The Nature Reserve on the Island of Berlengas is a boat ride away. Its translucent waters are ideal for divers, who will find here a natural sanctuary for sea flora and fauna. The choppy sea and the seclusion of the Island have also prompted many mysterious stories about fishermen and sunken vessels off this coast.
At a distance of around 10 km from Peniche, the Berlengas Archipelago is a natural haven maintained in a virtually unspoilt state. Constituted by three groups of small islands – Estelas, Farilhões and Berlenga – the zone maintains extensive undergrowth, including unique species such as the Armeria berlegensis and Herniaria berlengiana, whose names indicate their origin. Many bird species find an ideal refuge here in order to nidify or as a stopping point in their migration routes. By far the most apparent presence is that of seagulls, which can be seen everywhere. Endangered species can also be seen such as the puffin, which resembles a small penguin and has been chosen as the symbol of a Nature Reserve. The protected area also covers an important 985-hectare marine reserve, with a highly diversified range of animal life.
Berlenga is the ideal spot for those who are looking for tranquillity, far from the normal hustle and bustle of daily life, given that the island can only be visited by a maximum of 350 persons at any one time. In order to get to know the island better, you may follow the pedestrian walks that will lead you to the grottoes, to the Fort of São João Baptista or simply find excellent spots in order to marvel at the spectacular landscapes.
It’s only natural that the sea dominates the local cuisine, so you mustn’t leave Peniche without tasting the bouillabaisse, the seafood rice or the charcoal-grilled sardines, always accompanied by the Western region’s wines. For dessert, we recommend the almond cakes, whether an “Amigo de Peniche” or the biscuits called “Esses”.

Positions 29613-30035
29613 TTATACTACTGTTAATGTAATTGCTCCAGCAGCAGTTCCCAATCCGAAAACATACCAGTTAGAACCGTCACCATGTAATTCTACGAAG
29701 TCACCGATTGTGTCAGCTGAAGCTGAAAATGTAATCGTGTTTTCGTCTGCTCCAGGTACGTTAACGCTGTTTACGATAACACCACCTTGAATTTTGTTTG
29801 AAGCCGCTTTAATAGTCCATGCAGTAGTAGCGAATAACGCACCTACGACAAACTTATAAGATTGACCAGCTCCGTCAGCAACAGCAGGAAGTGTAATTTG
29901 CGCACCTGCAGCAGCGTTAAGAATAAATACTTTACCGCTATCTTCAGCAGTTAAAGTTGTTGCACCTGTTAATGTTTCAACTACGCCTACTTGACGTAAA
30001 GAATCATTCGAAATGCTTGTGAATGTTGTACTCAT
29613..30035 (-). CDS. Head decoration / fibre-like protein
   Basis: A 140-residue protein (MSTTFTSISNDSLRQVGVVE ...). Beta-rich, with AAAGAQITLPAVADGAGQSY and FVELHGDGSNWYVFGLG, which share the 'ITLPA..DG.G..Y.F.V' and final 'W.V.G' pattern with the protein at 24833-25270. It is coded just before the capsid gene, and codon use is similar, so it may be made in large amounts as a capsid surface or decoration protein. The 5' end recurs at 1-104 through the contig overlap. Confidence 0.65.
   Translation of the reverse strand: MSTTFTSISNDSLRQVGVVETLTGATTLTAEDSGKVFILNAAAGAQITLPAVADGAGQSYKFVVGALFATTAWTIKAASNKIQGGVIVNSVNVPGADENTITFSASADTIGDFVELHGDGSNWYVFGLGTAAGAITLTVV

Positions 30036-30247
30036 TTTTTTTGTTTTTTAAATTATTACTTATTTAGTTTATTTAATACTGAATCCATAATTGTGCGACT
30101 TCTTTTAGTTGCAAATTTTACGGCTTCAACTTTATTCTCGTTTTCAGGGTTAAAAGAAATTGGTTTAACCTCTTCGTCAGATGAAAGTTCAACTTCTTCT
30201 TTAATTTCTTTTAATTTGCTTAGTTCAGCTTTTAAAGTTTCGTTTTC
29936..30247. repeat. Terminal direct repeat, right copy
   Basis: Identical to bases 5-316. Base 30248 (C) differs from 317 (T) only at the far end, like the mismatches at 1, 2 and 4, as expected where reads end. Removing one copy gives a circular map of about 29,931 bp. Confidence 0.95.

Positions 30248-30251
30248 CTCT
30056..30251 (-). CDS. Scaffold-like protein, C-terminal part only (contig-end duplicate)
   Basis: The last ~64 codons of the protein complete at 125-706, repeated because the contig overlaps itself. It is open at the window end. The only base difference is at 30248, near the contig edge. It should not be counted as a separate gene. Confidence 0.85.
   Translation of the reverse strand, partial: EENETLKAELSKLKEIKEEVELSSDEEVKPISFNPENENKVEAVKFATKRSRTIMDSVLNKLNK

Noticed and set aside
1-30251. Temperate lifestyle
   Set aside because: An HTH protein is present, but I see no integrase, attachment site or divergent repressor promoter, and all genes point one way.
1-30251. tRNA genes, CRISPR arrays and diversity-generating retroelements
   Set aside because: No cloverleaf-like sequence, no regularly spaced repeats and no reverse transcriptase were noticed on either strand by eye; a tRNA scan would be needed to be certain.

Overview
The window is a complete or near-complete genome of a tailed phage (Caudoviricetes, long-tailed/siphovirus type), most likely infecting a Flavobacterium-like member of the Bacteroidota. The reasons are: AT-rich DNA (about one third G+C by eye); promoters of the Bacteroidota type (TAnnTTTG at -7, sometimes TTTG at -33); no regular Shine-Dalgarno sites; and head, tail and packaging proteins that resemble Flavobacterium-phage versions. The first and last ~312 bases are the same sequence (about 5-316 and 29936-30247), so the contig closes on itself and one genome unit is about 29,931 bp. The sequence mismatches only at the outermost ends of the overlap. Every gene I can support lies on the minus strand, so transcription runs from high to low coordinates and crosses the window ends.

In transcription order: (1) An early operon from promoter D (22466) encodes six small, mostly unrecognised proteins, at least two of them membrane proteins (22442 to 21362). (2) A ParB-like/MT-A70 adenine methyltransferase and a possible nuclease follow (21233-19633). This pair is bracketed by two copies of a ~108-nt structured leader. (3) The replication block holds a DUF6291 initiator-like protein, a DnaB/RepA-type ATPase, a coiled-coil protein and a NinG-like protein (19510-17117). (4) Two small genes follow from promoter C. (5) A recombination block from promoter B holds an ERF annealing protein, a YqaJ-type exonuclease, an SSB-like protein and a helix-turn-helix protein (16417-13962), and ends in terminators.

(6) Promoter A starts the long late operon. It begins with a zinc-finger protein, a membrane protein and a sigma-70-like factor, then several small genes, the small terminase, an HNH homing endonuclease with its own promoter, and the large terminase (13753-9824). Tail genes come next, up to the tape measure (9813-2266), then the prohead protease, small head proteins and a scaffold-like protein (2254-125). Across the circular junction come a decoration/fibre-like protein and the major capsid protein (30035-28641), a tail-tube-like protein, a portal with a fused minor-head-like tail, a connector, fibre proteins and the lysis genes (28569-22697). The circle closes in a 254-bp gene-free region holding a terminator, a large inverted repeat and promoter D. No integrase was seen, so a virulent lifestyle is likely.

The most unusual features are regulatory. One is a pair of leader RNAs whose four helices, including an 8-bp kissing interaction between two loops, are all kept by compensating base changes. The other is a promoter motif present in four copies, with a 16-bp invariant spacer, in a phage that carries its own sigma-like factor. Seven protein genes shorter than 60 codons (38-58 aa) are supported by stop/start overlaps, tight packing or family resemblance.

Coimbra is a very beautiful and peaceful town situated on the Mondego River, approximately 185 km Northeast of Lisbon and 98 km Southeast of Oporto.
The city of Coimbra served as the capital of Portugal from 1139 to 1385, and was the birthplace of six monarchs from the portuguese 1st Dynasty. Noted for its cultural traditions and artistic treasures, Coimbra was long the intellectual capital of Portugal and remains one of its most picturesque cities. With its suburb of Santa Clara, the city spreads out along the two sides of the Mondego River. The older part of the city, with its narrow, crooked streets, is on a hill. Below it on all sides are the newer, more regularly patterned city districts.
The life of the city depends primarily on the University of Coimbra. As in medieval universities, the students wear long black capes and ribbons of varying colour to distinguish the various faculties. The institution was founded in 1290 and it is one of the oldest universities in Europe. Like an acropolis, the white buildings of the University now dominate the hilltop overlooking the north bank of the river.
Coimbra has museums of natural history and archaeology and a botanical garden. The first cathedral, Sé Velha, in the middle of the old city, is one of the best examples of Romanesque churches in Portugal. The new Cathedral, Sé Nova, begun by the Jesuits in the late 16th century and consecrated a cathedral in 1772, has a single nave in the Roman style. Santa Cruz, a church dated mostly from the Renaissance, is famed for its cloisters and for the tombs of Afonso Henriques and his son Sancho I, the first two kings of Portugal. In the convent of Santa Clara, built on the height overlooking the south bank of the Mondego, are the remains of the sainted Queen Elisabeth, patroness of the city and of the University.